D. H. Lawrence wrote these three 'novelettes' between November 1920 and December 1921. Dieter Mehl gives all three composition histories including Lawrence's wish to have them published together. There is also an appendix on the models for the two main characters and the setting of 'The Fox'.
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About the Author
The son of a miner, the prolific novelist, poet, and travel writer David Herbert Lawrence was born in Eastwood, Nottinghamshire, in 1885. He attended Nottingham University and found employment as a schoolteacher. His first novel, The White Peacock, was published in 1911, the same year his beloved mother died and he quit teaching after contracting pneumonia. The next year Lawrence published Sons and Lovers and ran off to Germany with Frieda Weekley, his former tutor’s wife. His masterpieces The Rainbow and Women in Love were completed in quick succession, but the first was suppressed as indecent and the second was not published until 1920. Lawrence’s lyrical writings challenged convention, promoting a return to an ideal of nature where sex is seen as a sacrament. In 1928 Lawrence’s final novel, Lady Chatterley’s Lover, was banned in England and the United States for indecency. He died of tuberculosis in 1930 in Venice.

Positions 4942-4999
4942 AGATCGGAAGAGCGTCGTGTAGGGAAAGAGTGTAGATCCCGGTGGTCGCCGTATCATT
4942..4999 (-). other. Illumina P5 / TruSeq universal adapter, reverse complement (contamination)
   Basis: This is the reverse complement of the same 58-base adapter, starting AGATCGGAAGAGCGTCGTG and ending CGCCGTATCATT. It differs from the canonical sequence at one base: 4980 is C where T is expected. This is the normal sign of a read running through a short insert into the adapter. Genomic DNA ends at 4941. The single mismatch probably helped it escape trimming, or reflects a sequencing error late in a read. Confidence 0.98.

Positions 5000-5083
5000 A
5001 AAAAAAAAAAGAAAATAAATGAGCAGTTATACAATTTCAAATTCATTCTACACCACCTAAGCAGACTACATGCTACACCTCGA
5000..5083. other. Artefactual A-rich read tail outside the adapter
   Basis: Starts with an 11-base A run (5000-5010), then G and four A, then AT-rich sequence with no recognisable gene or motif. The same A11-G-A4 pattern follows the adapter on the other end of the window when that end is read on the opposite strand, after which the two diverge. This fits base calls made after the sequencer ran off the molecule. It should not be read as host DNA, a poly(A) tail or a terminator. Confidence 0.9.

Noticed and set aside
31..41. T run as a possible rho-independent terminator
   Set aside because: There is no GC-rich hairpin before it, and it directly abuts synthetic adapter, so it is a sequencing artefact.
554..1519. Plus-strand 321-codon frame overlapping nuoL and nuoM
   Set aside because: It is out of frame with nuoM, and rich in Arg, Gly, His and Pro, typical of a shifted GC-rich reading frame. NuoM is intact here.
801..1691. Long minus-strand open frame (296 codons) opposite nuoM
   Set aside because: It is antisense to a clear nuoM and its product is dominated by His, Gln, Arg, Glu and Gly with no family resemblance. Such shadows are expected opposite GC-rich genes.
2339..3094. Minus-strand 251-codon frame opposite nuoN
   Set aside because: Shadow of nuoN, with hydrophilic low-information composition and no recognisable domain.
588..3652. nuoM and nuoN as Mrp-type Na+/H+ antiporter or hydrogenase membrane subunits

David Ellis is the author of seven novels, including Line of Vision for which he won the Edgar Award. An attorney from Chicago, he currently serves as Counsel to the Speaker of the Illinois House of Representatives and was recently appointed the Impeachment Prosecutor in the Blagojevich trial. Ellis lives in Springfield with his family.